Tomorrow is the fortieth anniversary of the Nixon administration’s attempt to slam-dunk America, the democracy. 1972 was an election year, and some people were planning to vote against Republicans. So there were chores to do. Somebody had to break into the Democratic Party headquarters and steal the November election.
It’s amazing how few wingnuts will mention the crime. The Nixon pals meant to thwart democracy by breaking into the opposition’s HQ and killing their chances to choose our political executive. And though I don’t know you, I’ll risk insult by saying if you believe Republicans are any different today you’re dumb.
Which is why tomorrow I expect plenty of interesting opinions on the scandal that brought down a shitty American. This one, for contrast, is a real snoozer. As Fred Thompson is mostly turtle though, it’s OK:
The press will be praised as having stood between us and Armageddon. Someone will say, in effect, that we were on the verge of losing our civil liberties — spying on peaceful anti-war demonstrators and such. There are certainly elements of truth to all of this.
Fred’s trying to pretend the scandal’s been overplayed. Like it’s Waterworld. The break-in alone rates a jaw-dropper. As Watergate played out and the revelations piled up, everybody’s jaws hit the floor. The paranoiac Nixon had used the government for his personal bludgeon, breaking the law over and over again. Dozens, if not hundreds, of people had been happy to help him. It was evil.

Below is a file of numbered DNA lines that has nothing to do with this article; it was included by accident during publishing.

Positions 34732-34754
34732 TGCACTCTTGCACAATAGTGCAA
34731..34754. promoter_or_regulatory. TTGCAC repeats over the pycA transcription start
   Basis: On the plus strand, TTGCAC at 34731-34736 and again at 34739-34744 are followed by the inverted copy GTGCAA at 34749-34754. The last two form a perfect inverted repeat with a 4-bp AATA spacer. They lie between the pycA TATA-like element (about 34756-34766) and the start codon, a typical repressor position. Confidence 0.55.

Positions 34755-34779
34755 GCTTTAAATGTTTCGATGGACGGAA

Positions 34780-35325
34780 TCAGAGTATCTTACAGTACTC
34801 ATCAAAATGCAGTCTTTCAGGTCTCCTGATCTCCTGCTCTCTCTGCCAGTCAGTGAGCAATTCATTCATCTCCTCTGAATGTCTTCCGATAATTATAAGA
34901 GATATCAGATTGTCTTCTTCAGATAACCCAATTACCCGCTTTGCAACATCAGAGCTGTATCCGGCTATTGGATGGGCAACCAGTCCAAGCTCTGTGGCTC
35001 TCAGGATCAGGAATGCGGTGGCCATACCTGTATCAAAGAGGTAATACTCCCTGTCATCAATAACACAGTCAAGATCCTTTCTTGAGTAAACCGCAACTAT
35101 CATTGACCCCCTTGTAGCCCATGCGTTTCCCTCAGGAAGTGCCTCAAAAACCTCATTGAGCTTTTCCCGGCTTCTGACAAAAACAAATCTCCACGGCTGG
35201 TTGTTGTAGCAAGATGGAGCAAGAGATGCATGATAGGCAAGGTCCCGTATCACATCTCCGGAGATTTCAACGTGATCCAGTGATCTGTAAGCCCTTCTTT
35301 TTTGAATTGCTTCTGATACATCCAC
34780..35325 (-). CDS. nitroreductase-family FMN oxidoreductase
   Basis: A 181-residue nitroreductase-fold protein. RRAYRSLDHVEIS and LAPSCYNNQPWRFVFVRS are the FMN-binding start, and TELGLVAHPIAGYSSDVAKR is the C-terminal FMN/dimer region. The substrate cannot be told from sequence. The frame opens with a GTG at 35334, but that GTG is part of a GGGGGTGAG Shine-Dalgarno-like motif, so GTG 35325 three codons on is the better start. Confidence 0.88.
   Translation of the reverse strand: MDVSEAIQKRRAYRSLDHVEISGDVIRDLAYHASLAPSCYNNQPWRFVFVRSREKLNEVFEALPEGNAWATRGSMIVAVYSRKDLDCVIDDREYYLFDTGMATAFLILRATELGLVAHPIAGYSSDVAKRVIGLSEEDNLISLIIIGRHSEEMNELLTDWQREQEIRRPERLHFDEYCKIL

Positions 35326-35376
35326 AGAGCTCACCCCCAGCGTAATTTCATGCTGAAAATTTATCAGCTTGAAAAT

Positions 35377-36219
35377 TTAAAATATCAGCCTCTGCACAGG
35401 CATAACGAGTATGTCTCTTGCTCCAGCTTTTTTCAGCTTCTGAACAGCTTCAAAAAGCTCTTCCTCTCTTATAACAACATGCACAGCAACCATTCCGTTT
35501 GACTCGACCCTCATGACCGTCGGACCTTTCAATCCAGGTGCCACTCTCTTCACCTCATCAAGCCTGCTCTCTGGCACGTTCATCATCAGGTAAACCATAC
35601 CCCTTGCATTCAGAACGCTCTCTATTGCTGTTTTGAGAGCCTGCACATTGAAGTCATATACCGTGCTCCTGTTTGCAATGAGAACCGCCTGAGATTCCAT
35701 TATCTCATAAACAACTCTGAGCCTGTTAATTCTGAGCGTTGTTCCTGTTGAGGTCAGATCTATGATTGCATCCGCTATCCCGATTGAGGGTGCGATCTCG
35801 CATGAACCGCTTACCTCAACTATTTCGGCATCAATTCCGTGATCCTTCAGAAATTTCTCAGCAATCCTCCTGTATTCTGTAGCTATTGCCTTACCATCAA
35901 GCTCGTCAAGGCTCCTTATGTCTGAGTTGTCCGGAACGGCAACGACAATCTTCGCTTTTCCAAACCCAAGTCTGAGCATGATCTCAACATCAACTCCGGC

. . the soldiers in the Watergate wars overstate their case, happy to add layer upon layer of Shakespearean pathos and drama to the events, while failing to add any critical thinking or historical context, pushing instead the same, tired conventional wisdom.
38 people pleaded guilty or were indicted for the crimes of Watergate. This is not a convention, it’s a fact. I think it’s funny Fred is trying to spin history some other way, it’s no easy job. You have to be pretty clever to manage that. Nixon himself called the Tennessee senator “dumb as hell,” so he’s running uphill.
Watergate was in large part about the arrogance of power. It demonstrated, once again, that Lord Acton was right. Power corrupts. Older men, full of themselves, and their youthful, ambitious subordinates thought that the ends justified the means and that they could get away with illegal wiretappings, break-ins, and the targeting of their political enemies because they controlled the levers of power.
Well, that’s simple enough. There’s really nothing for anyone to learn, good evening. People gain access to “the levers of power,” then crimes get committed. Sunrise, sunset. Here’s an irrelevance: Authoritarians know what’s best for the world, to the point of blowing up the freaking Brookings Institution. There’s a lever for that I think. What does a U.S. president do by the way? Swab the floors, yes.